Schutze

Remembering Thabiti Olatunji, Fighter for Hope and Law in a Crime-Ridden Neighborhood

After grief, the next thing that came to me when I heard about the death of Thabiti Olatunji was his story. It's not the one we normally tell.

Olatunji died two weeks ago. His first name is pronounced with a hard T, Ta-BEE-tee. I think he was 64 years old. As of this writing, I have been unable to reach his family, who are out of state, to confirm his age.

Olatunji's life is the story of this city in the last quarter century, but not the story on the front page or the TV news. It's a much more complicated saga, one we seldom even mention. But it's what's really happening.

He was in poor health for a long time, dragging an oxygen bottle around behind him to political events, skinny as a rail after having been too big at one point. But even when he was sick the thing about Olatunji was always the imposing figure he cut.

Charles Wilson, a friend, was older and ahead of him at Booker T. Washington high school. When Olatunji showed up as a freshman at Booker T., Wilson already knew this kid was somebody. Wilson had watched him play basketball at K.B. Polk Elementary, where Olatunji was head and shoulders over everybody else.

"I remembered seeing him running up and down that basketball court at K.B. Polk," Wilson told me. "That's back when he was still Larry Stephens. When he came to Booker T., I said, 'I know who you are.'"

For the last 20 years of his life, Olatunji was a community organizer and activist in a little area just east of Love Field, a neighborhood of less than 2 square miles usually called North Park, even though it has nothing to do with NorthPark Center four miles to the east. North Park is a largely isolated black neighborhood that evolved from a rural black enclave called Elm Thicket.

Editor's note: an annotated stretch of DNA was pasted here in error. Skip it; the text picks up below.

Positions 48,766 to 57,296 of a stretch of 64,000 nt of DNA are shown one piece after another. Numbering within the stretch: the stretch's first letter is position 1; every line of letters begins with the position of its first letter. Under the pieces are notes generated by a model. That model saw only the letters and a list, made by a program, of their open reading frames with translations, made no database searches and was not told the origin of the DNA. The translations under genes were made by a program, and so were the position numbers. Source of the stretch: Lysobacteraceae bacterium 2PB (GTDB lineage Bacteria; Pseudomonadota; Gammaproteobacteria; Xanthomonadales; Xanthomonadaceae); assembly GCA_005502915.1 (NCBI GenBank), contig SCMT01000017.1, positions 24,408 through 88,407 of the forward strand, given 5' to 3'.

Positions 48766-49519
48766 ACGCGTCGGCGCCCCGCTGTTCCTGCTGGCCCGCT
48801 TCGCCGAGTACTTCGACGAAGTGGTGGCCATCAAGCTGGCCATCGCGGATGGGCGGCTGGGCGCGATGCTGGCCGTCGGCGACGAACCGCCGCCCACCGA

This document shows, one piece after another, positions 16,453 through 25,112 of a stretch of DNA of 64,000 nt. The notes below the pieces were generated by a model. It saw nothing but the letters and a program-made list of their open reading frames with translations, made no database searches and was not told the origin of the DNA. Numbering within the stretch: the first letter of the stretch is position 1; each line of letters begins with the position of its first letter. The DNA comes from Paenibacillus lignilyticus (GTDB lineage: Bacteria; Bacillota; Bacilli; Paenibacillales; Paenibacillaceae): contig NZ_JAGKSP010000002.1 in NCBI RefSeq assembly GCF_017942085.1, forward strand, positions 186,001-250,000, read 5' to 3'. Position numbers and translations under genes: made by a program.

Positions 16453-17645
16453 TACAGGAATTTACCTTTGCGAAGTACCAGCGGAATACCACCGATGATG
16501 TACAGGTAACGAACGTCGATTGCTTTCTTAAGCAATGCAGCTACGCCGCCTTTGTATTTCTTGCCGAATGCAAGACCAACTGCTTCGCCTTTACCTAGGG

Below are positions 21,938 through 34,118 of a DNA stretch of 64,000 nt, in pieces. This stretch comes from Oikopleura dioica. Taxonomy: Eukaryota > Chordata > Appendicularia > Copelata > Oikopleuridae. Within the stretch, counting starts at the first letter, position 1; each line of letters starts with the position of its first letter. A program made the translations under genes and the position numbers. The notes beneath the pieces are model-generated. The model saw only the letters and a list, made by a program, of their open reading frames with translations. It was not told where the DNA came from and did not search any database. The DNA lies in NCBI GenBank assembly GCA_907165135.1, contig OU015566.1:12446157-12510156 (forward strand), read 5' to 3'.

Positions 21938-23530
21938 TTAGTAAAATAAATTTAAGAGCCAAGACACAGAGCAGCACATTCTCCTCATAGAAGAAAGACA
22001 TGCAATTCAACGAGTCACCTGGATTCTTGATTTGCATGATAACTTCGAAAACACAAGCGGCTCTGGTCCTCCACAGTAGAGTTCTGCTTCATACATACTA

If neighborhoods could talk, North Park might never get done telling the story of its legitimate racial grievances. In the 1940s the city used eminent domain to seize much of Elm Thicket from black owners at very low prices, supposedly for airport expansion. But then the city sold the land to white owners for residential development.

A black physician, John Chisum, complained. City Manager Charles C. Ford replied airily to reporters that the negro owners were more than welcome to come in and bid for their property back, as long as they understood that it was worth a lot more now that the area was no longer black.

Somehow a solid core of black families was able to stick it out. The neighborhood that emerged was by the late 1960s still black but diverse in terms of income and housing. When a few white families announced they were looking for non-segregated neighborhoods in an otherwise rigidly segregated city, leaders in North Park welcomed them.

At the same time middle-class black families were inching their way east out of North Park toward more affluent streets in the Greenway Parks area, east of Bluffview. They weren't welcomed with open arms exactly, but nobody burned crosses on their lawns or tossed bombs in their houses as had happened in Dallas only a decade earlier. For a while it looked as if this part of Dallas might be the garden from which a more tolerant city would grow.

Things didn't turn out that way. By the time Olatunji, a computer programmer, came back to Dallas to work in the late 1980s, crime and drugs had taken a vicious bite out of his old neighborhood, especially on the streets of modest 1940s frame cottages closer to the airport. And the entire city had fallen into bitter racial division.

I met Olatunji in 2004, a little after David Kunkle was named chief of police. All I knew was that this tall somber man, always dressed in African robes, had led a delegation to police headquarters to make some kind of demands.

We in the media really only knew the story of one kind of demand. The story of black people and cops in Dallas fetched all the way back to 1989, crystallized on a day when an angry mob of white police and family members had packed the City Council chamber to demand that black council members Al Lipscomb and Diane Ragsdale resign. Ragsdale screamed at them that they were all racists.

We knew that story. Most of us completely missed the story that Bob Ray Sanders, then of KERA Public Television, reported as part of a national PBS series on drugs.

Sanders told the story of Fahim Minkah, the former Black Panther who with Peter Johnson and other black leaders was waging an incredibly brave war on drug dealers in southern Dallas. Minkah's group, African American Men Against Narcotics, marched on foot to dope houses, ringed them with chanting pickets, did surveillance on them with video cameras and demanded greater police presence.